The pathophysiology of enuresis is complex, involving the central nervous system (several neurotransmitters and receptors), circadian rhythm (sleep and diuresis), and bladder function derangements. A simplified screening process enables identification of two archetypes of enuresis:
Underlying NP associated with low overnight vasopressin levels , decreased urinary osmolality, and poor likelihood of a desmopressin response
“Small for age” bladder volume associated with OAB (overlaps with subtype of non-monosymptomatic enuresis (NMNE)—patients with lower urinary tract symptoms), reduced desmopressin response, and higher rates of response to the enuresis alarm
A combination of both forms is possible, and such patients generally respond well to combined therapy with desmopressin and an alarm. In addition to these urinary/bladder storage characteristics, all children with enuresis experience impaired arousal from sleep which prevents waking to void in the toilet [25, 32].
In children aged ≥5 years, enuresis is considered abnormal. Reasons for proactive management include the distress caused to child and family, difficulty of “sleeping over” on holiday or at friends’ houses, social withdrawal, reduced self-esteem , and potential disturbance of the child’s and the parents’ sleep architecture that may have an impact on daytime functioning and health [5, 7, 23, 60]. Moreover, untreated enuresis (especially if severe) can persist indefinitely, with prevalence rates in adulthood of 2–3% [61, 63]. As such, prompt therapy may avoid serious consequences for the child’s well-being. Additional reasons include the risk that some parents may be intolerant of their child’s wetting [3, 43, 55] and the significant inconvenience and costs associated with frequent laundering of bedsheets and clothing [34, 44]. The lack of public awareness that this is a treatable condition means that some families prefer to keep it a secret, hoping for spontaneous resolution, rather than seeking medical help .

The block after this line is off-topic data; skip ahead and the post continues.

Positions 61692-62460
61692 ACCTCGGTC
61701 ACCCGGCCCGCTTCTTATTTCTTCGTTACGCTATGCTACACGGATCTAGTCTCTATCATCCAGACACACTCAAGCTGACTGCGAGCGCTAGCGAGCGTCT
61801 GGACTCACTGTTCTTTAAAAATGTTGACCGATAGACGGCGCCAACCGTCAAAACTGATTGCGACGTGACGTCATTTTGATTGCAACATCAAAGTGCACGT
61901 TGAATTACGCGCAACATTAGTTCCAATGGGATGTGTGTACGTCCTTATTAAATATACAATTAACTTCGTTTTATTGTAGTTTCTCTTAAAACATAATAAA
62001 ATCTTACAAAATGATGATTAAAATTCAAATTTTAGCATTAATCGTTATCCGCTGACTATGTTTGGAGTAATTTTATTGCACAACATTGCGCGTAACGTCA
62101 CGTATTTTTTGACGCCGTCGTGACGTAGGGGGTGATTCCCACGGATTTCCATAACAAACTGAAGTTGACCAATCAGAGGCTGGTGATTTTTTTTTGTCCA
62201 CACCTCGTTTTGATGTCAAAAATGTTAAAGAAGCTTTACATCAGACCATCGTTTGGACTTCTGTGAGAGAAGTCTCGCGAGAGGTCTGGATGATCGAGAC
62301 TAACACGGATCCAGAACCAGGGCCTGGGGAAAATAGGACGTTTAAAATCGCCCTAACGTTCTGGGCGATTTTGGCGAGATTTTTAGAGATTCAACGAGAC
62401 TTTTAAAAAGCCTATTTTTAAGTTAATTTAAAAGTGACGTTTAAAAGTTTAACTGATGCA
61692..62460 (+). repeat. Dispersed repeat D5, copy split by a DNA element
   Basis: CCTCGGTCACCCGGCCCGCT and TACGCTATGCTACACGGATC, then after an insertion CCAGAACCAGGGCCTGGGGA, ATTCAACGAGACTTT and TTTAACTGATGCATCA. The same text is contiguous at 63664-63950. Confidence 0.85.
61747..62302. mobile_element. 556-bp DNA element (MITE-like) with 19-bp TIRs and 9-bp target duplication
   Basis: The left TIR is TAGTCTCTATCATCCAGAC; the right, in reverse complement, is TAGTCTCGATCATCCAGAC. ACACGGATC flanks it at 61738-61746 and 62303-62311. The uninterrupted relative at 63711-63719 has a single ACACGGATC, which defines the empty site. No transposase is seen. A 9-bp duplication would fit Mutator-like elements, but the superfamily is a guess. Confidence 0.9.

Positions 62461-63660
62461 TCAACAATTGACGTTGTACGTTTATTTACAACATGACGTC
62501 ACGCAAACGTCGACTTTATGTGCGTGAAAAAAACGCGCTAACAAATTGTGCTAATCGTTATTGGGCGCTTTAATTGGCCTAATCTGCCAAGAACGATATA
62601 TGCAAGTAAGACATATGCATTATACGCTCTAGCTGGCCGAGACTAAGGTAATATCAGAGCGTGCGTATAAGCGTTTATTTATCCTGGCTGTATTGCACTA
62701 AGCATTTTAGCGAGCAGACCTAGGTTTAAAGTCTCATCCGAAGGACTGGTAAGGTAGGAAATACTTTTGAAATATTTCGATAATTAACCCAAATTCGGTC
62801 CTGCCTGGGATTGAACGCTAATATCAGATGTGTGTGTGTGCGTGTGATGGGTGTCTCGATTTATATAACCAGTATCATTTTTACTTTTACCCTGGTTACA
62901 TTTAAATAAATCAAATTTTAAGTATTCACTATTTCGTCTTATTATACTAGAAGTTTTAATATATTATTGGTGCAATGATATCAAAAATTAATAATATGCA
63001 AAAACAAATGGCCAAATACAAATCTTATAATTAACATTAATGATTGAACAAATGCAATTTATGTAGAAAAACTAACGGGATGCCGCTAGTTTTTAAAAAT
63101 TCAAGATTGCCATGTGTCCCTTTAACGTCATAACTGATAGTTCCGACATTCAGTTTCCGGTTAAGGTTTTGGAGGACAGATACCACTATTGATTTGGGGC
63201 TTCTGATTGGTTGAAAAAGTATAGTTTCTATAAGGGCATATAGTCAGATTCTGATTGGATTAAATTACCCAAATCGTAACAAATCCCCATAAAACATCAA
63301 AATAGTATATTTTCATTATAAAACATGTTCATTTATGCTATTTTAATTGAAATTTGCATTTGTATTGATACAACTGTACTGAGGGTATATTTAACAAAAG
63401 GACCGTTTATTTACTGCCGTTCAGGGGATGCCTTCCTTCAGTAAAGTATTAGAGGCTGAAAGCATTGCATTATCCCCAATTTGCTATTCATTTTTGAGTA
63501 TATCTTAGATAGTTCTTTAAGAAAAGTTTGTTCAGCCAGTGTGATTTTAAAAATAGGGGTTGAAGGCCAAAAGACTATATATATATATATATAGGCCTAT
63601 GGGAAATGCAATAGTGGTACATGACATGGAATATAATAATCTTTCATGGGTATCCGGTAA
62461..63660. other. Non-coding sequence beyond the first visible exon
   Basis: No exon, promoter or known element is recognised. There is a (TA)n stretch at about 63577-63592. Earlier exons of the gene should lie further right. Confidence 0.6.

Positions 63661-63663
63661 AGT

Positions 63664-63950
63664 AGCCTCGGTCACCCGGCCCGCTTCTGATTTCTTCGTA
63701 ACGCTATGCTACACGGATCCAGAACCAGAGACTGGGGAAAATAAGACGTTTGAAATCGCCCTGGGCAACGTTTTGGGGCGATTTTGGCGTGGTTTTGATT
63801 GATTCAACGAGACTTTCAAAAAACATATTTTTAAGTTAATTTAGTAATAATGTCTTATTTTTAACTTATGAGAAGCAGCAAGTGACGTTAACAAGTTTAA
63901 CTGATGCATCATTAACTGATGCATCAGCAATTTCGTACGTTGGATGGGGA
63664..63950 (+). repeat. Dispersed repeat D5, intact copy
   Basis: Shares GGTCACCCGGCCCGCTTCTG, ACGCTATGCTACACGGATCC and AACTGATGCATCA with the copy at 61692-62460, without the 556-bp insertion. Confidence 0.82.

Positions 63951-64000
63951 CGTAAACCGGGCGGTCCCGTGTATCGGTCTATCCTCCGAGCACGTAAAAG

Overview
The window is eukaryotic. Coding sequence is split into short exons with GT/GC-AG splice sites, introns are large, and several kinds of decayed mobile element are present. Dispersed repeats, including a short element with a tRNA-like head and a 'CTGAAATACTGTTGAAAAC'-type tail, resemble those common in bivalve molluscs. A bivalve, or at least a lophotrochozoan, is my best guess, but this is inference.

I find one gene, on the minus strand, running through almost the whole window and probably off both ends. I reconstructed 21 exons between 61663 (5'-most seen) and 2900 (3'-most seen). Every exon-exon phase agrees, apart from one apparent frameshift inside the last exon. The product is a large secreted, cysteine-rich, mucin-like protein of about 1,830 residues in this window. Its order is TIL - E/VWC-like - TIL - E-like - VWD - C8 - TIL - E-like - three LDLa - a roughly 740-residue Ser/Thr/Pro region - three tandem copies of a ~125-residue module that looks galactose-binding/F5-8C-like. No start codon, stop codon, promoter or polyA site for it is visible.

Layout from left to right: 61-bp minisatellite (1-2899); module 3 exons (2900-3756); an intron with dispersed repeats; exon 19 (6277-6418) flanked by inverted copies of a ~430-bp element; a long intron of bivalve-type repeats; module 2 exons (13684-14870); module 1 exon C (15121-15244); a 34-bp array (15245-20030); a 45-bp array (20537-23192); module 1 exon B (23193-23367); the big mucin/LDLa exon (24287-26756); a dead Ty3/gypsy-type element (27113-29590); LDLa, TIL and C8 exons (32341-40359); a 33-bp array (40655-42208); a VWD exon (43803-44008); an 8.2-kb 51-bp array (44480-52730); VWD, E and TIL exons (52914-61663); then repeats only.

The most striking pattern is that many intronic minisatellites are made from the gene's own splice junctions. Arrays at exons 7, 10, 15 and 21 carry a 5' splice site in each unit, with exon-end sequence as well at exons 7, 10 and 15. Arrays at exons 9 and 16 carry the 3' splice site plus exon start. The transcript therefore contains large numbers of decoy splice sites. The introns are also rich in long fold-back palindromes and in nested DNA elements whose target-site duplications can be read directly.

Children who wet the bed, especially those with severe enuresis, are likely to benefit from appropriately timed treatment; the 2–3% who continues to wet into early adulthood without treatment may be prevented from enduring the prolonged impact of the incontinence [20, 27, 30, 34, 45].
Management of enuresis
This clinical management tool (CMT) should help to:
Provide current information to affected families and MDs
Override false advice and misinformation from unregulated sources
Limit recommendations to evidence-based treatment strategies
In primary care, “trial and error” treatment for enuresis is often the rule rather than the exception; this approach is a waste of time and money and increases frustration among families and doctors. It may also have an adverse psychological effect on the child . We believe the rational therapeutic approach outlined in the ICCS standardization document  would lead to higher success rates.
Specialists have more time to perform a full diagnostic evaluation that may result in improved outcomes than primary care physicians, due to restrictions in time and budget that limit protocol adherence in every affected child. We also recognize that there may be country- and center-specific variations in the level of investigation possible. Therefore, we propose two levels of evaluation, allowing MDs to choose an appropriate strategy.
|Box 2: Strategies for evaluating patients with enuresis in primary care|
|Strategy 1: Minimal evaluation, covering only the essential components of diagnostic investigation during a single office visit that includes evaluation and treatment or referral to a consultant or specialty center|
|Strategy 2: All components of strategy 1 as well as a small number of additional evaluations that may require extra time during the initial consultation and two office visits before treatment or referral is provided. This probably carries a greater chance of successful first-line treatment|
If the chosen strategy is not successful, the child should be referred to a specialist who can provide a more in-depth evaluation of the problem. Flowcharts summarizing the recommended evaluation of patients with enuresis (strategies 1 and 2) are shown in Fig. 1.
Basic evaluation process
History taking—for strategies 1 and 2